I am not going to add my voice to the post-election blame game. I’ve read all the excuses. Seen all the finger pointing. And heard all promises about how things will be different in 2016. Better Senatorial map. Presidential year turnout.
I will confine my criticism to a post-election analysis offered by the staff of the Republican Senatorial Campaign Committee: “The Democrats forgot their base.”
The result was Democratic voters staying home. They voted with their feet. Their tired feet. In my experience, people will give you what you give them. Democrats were afraid of losing their opportunity to stay in office—and ran scared. The results speak for themselves.
But last week’s action on immigration by the President signals a new brand of courage that could turn things around.
The 270,000 members of my union—the hospitality union—are mostly immigrants and people of color. In 2008, they took a chance on Obama, and UNITE HERE became the first union in the nation to endorse him. That endorsement paid off big time for him. In Nevada, UNITE HERE’s Culinary Union is the largest organization of immigrants in the state. In 2008, immigrant voters came to the polls in droves, turning a red state blue for Obama. They did it again in 2012.
The President’s decision to grant relief to millions of immigrants in this country, despite Republican threats, shows our members that their voices—their families—matter. Millions of lives will change from this one brave act, and it’s the kind of courage that will inspire our members to vote again. It’s what is needed if Democrats want to be the party for an entire generation of immigrants in America.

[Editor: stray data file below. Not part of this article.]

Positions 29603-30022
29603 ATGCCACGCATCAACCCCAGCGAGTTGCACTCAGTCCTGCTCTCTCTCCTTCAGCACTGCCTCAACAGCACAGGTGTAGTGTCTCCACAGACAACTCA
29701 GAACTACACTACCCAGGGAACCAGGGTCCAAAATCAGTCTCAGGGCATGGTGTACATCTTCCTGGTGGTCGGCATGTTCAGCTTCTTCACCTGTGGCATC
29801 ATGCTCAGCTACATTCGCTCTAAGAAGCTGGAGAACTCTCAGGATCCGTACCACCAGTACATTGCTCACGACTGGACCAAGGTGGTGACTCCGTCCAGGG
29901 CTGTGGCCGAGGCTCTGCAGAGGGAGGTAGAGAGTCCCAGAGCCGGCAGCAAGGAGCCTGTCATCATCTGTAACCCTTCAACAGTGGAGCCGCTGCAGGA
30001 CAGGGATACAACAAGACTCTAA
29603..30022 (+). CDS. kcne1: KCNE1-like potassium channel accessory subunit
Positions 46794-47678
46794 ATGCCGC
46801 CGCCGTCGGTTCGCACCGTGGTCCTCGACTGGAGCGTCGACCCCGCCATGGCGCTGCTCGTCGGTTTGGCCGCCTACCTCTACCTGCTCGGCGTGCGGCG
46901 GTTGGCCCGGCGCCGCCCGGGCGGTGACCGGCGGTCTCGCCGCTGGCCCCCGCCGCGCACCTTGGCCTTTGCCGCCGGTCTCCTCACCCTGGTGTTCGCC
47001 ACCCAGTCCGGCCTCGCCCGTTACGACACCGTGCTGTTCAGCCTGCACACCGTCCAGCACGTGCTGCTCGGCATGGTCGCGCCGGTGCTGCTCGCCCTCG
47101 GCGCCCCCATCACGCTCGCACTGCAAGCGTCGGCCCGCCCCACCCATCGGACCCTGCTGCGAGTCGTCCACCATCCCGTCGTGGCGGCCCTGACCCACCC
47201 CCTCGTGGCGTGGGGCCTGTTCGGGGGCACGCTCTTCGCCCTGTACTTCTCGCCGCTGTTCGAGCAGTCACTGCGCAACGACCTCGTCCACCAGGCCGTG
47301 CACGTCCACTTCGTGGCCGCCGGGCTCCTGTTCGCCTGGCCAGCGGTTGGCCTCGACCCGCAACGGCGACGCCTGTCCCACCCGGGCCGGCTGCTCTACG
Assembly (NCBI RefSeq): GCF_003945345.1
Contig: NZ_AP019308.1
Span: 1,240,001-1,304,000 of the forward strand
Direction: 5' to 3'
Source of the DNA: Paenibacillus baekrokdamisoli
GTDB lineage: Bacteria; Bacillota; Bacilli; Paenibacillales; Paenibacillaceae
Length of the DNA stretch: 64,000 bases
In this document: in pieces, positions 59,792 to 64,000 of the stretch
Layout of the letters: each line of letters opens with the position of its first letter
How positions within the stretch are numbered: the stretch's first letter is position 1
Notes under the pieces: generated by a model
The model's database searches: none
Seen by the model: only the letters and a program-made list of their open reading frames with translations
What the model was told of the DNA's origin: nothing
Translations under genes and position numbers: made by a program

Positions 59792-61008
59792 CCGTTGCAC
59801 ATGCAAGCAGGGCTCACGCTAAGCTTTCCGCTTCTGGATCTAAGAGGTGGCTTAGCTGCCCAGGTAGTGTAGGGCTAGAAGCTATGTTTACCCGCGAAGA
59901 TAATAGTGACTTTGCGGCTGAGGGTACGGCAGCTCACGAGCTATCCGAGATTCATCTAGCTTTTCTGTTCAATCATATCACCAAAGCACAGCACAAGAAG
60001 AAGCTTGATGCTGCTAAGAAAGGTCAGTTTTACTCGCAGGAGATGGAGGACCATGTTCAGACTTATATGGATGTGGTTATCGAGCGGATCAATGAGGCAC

But this is just one act. If Democrats want to win back the base and impact national politics for years to come, it’s time to replace compromise with courage. It’s time for Democrats and their allies to stand up and fight for changes that really matter to people like my members.
The Republicans will propose to abolish the Affordable Care Act. They know that effort will fail. They are then preparing to offer proposals to “fix” it. Democrats should match each of the Republican proposals with principled stands of their own.
For example, if Republicans want to reduce taxes on medical devices, Democrats should demand elimination of the tax on non-profit union health plans. If Republicans want to delay the employer mandate, the Democrats should propose to delay the tax fine imposed on working people who can’t afford the insurance their employer offers and don’t qualify for the ObamaCare subsidy.
The Republicans will propose reducing corporate taxes. Democrats should counter by demanding that is only applicable for corporations that pay their employee $50,000 a year and provide decent benefits. Corporations that do so deserve better treatment under the tax code than corporations that do not.
Proposing minimal increases to the minimum wage polls well, but it doesn’t inspire. Wages are flat in this country. That needs to change. Instead of pushing for 50 cents an hour, Democrats should be pushing to increase income to at least $50,000 a year. No family can live and prosper in America on less—and shouldn’t have to.
Republicans are going to propose lessening regulation on business. Democrats should counter with an offer for lessening the regulation on employees trying to organize and bargain with their employer.
Republicans will propose more trade agreements. Democrats cooperated before with some weak labor improvements for workers in other countries but without winning any better working conditions for American workers of the corporations who benefit from such trade agreements. It is time for getting something real in return.
Let’s hope that President Obama’s actions last week won’t be the last brave act by Democratic leaders we see before the next election. The members of my union ask only for an opportunity to provide for their families. They have a long history of willingness to risk their livelihoods to win. To inspire them, we need political leaders who are willing to risk as much to improve our nation.